David Bourget (Western Ontario)
David Chalmers (ANU, NYU)
Rafael De Clercq
Jack Alan Reynolds
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Theoretical Medicine and Bioethics 25 (1):61-74 (2004)
The U.S. Supreme Court's majorityopinion in Vacco v. Quill assumes thatthe principle of double effect explains thepermissibility of hastening death in thecontext of ordinary palliative care and inextraordinary cases in which painkilling drugshave failed to relieve especially intractablesuffering and terminal sedation has beenadopted as a last resort. The traditionaldoctrine of double effect, understood asproviding a prohibition on instrumental harmingas opposed to incidental harming or harming asa side effect, must be distinguished from otherways in which the claim that a result is notintended might be offered as part of ajustification for it. Although double effectmight appropriately be invoked as a constrainton ordinary palliative care, it is not clearthat it can be coherently extended to justifysuch practices as terminal sedation. A betterapproach would reconsider double effect'straditional prohibition on hastening death as ameans to relieve suffering in the context ofacute palliative care.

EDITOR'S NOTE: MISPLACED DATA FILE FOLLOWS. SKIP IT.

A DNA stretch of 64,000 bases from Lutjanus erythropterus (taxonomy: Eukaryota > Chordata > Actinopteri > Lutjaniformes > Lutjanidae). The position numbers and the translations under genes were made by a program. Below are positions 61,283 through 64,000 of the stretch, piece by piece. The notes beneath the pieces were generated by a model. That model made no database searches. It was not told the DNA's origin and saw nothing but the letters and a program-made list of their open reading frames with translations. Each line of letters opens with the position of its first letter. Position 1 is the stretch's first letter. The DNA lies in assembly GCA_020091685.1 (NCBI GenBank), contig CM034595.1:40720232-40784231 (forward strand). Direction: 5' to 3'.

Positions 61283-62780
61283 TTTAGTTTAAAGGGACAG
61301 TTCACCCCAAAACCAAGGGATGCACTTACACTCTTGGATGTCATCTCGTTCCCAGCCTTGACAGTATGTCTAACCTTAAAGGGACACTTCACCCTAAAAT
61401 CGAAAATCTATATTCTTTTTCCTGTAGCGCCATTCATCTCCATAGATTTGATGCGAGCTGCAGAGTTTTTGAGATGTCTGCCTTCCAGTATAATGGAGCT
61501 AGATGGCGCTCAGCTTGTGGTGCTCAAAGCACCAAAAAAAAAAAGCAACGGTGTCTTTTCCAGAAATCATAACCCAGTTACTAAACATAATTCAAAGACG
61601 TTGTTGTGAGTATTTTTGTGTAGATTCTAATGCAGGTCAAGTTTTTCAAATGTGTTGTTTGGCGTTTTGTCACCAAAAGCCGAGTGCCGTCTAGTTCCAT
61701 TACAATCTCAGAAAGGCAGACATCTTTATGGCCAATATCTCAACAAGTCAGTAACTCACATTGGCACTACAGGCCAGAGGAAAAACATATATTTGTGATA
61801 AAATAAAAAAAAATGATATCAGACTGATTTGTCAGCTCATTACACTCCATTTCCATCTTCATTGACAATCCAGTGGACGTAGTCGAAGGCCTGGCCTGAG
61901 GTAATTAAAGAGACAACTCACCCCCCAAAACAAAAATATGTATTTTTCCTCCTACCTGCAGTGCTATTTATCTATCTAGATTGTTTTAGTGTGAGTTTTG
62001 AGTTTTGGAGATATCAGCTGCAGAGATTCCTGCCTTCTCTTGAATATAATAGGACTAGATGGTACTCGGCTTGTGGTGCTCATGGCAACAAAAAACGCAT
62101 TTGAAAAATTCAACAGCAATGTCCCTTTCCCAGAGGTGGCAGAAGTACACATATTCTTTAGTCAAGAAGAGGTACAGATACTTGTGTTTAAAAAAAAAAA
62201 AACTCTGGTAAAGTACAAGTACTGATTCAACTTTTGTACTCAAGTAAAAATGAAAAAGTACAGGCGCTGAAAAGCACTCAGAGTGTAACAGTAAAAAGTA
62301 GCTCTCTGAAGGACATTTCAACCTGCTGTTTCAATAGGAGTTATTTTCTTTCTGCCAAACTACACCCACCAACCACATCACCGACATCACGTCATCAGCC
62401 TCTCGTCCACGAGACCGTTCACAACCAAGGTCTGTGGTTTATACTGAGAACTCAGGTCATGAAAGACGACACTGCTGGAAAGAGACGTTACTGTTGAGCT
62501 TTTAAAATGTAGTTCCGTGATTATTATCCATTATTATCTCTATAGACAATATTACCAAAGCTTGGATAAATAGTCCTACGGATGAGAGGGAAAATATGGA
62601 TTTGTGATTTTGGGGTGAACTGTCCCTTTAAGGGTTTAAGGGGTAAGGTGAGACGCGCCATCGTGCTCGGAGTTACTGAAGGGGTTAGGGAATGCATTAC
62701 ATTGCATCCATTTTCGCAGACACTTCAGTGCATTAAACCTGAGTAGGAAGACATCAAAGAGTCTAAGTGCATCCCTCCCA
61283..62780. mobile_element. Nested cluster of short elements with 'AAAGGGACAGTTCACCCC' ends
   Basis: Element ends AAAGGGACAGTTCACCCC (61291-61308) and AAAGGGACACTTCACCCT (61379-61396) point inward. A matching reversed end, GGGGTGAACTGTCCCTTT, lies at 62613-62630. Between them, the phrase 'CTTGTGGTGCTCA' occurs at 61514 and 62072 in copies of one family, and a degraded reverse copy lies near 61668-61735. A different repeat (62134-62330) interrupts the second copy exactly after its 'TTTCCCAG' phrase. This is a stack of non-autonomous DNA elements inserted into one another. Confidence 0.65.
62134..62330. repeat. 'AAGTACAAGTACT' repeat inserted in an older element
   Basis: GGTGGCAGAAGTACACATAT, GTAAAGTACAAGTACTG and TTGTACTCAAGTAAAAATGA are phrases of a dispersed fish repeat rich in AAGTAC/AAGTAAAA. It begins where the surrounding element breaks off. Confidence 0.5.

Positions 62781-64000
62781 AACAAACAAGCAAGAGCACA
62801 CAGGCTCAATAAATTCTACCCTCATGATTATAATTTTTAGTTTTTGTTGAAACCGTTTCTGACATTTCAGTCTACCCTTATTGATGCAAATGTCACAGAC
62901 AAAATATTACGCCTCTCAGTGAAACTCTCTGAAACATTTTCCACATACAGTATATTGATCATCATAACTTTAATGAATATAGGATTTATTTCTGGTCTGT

|Keywords||Philosophy Philosophy Ethics Philosophy of Medicine General Surgery History of Medicine|
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Citations of this work BETA
L. A. Jansen (2010). Disambiguating Clinical Intentions: The Ethics of Palliative Sedation. Journal of Medicine and Philosophy 35 (1):19-31.
Jla Garcia (2007). The Doubling Undone? Double Effect in Recent Medical Ethics. Philosophical Papers 36 (2):245-270.
Prof Dr H. Christof Müller-Busch (2004). „Terminale Sedierung“. Ethik in der Medizin 16 (4):369-377.
Dr med Gerald Neitzke & Andreas Frewer (2004). Sedierung als Sterbehilfe? Ethik in der Medizin 16 (4):323-333.
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